Movie on a Mission: A Small Section of the World
Our Q&A with Lesley Chilcott, producer and director of the documentary film A Small Section of the World, about the Asociacion de Mujeres Organizadas de Biolley (ASOMOBI), a group of women coffee suppliers in Costa Rica.
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Photo: Greenlight Media & Marketing
Co-producer of An Inconvenient Truth Lesley Chilcott says learning that coffee comes from a cherry growing on trees, and that of all the friends and colleagues she polled, only one of them knew this, showed her “how disconnected we’ve become from our food and drink, and how this disconnection has really changed us, and not for the better.” The realization prompted her to produce and direct the documentary film A Small Section of the World, about the Asociacion de Mujeres Organizadas de Biolley (ASOMOBI), a group of women coffee suppliers in Costa Rica. Here, Chilcott—who’s veg!—answers questions about the film.
How much is coffee a part of the culture of Costa Rica?
A huge part. Costa Rica has eight coffee regions, most of them run by small-farm holders. The government distributed free coffee plants and also gave some land to farmers in the 19th century, and it’s always been a driver of development and the economy. Many prominent people today in Costa Rica worked in coffee, or picked it over their summer vacations.
How would you explain the involvement of the younger generation of women, such as Ariana and Samanta, in ASOMOBI?
Both are daughters of founding associates and grew up either at ASOMOBI or next door. Ariana went to college to study administration, and she now runs the office. She could have moved to the city, and yet she wanted to raise her son in Biolley and work at the mill.
Samanta grew up next door; she likes to say ASOMOBI was her backyard. She used to get up before school and pick coffee, not because she was asked to, but because she loved the whole process. And after playing at ASOMOBI as a kid, she got used to the smell of coffee in her hair. She just graduated from the Costa Rica Institute of Technology and only wanted to work one place, ASOMOBI.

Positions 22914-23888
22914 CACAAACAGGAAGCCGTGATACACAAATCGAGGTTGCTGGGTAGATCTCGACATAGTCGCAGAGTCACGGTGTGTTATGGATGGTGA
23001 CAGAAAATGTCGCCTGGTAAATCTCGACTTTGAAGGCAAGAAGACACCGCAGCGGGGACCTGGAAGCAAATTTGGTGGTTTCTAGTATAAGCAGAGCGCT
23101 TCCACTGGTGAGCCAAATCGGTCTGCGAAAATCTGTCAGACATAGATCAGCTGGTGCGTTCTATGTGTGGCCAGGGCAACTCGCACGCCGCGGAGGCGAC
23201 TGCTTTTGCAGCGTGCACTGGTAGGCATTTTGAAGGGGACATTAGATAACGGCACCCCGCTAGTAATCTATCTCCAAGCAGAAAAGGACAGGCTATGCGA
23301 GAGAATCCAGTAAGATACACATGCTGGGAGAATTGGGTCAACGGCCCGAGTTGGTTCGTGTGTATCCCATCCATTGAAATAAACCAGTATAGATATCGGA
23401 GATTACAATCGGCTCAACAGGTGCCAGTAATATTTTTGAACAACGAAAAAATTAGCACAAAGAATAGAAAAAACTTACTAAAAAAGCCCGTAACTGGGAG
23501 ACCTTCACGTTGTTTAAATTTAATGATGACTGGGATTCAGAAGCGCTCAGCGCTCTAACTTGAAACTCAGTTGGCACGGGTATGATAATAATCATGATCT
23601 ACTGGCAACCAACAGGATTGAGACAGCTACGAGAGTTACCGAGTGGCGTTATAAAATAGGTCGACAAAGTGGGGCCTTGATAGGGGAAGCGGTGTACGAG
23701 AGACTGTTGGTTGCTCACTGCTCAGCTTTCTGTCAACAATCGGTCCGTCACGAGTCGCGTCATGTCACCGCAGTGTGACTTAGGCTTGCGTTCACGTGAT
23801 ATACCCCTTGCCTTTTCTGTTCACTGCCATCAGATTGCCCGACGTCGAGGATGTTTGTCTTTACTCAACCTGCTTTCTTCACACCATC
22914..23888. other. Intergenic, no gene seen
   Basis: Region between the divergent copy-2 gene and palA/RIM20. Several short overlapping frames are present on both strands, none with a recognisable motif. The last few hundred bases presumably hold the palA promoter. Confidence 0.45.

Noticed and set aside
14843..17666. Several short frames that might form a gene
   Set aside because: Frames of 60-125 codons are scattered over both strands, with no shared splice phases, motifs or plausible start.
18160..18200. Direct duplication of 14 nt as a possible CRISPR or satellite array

So here you have the original founders, whose goal was to make a better life for their kids and send them to college. And in less than one generation they achieved this, and it’s a real tribute to these women that the daughters have come back and work at the mill.
How are the members of ASOMOBI thinking about the future of the coffee crop in the face of global climate change?
Coffee is already a very risky business due to the threat of disease, frost, drought, too much rain, etc., all made worse by global warming. Combine this with the fact that coffee takes four years to mature once it’s planted, and you have constantly changing demand and supply. So ASOMOBI is trying to buy coffee from more farmers in the area and increase their output. The coffee season is only four to five months each year, so they also have to think about complementary crops and diversifying by producing other things as well, like honey from the bees that pollinate the coffee trees. Additionally, they offer tours of the area and teach sustainability locally in the schools. But to be clear, all coffee farmers and producers are aware and concerned about the negative impacts of climate change on coffee, especially the overall reduction in available land due to higher temperatures.
A visiting agronomist from the Italian coffee company Illy—which is a producer on the film—makes the point that coffee connects people of different cultures and different countries. How can we make sure that connection isn’t exploitative for the suppliers?
The point made by Luca Turello [the Illy agronomist] that coffee connects is absolutely true. And I can tell you now after hanging out with so many coffee people, they are connected for life! What the women at ASOMOBI were able to accomplish—building a coffee mill on top of a hill and creating a better life for themselves and their community—this quiet revolution is happening in other places and villages as well. Globally, 70 percent of the work in coffee is done by women, and yet only 15 percent own the land, any of the facilities, or the product. Once women get leadership and technical training, things change drastically. As the saying goes, a promotion for a woman is a promotion for the whole family. Women tend to invest 90 percent of their earnings into their family and community. The International Women’s Coffee Alliance, which is featured in the film, has been making incredible progress, opening chapters all over the world. And now they are talking about creating a Women’s Harvest brand, which would be incredible.
Next time you have your cup coffee, ask yourself how many hands it took to make that cup. And how many of those hands were women’s? If we continue to learn more about how our coffee is made and about the people behind it, then we can help guarantee that a fair price is paid to them.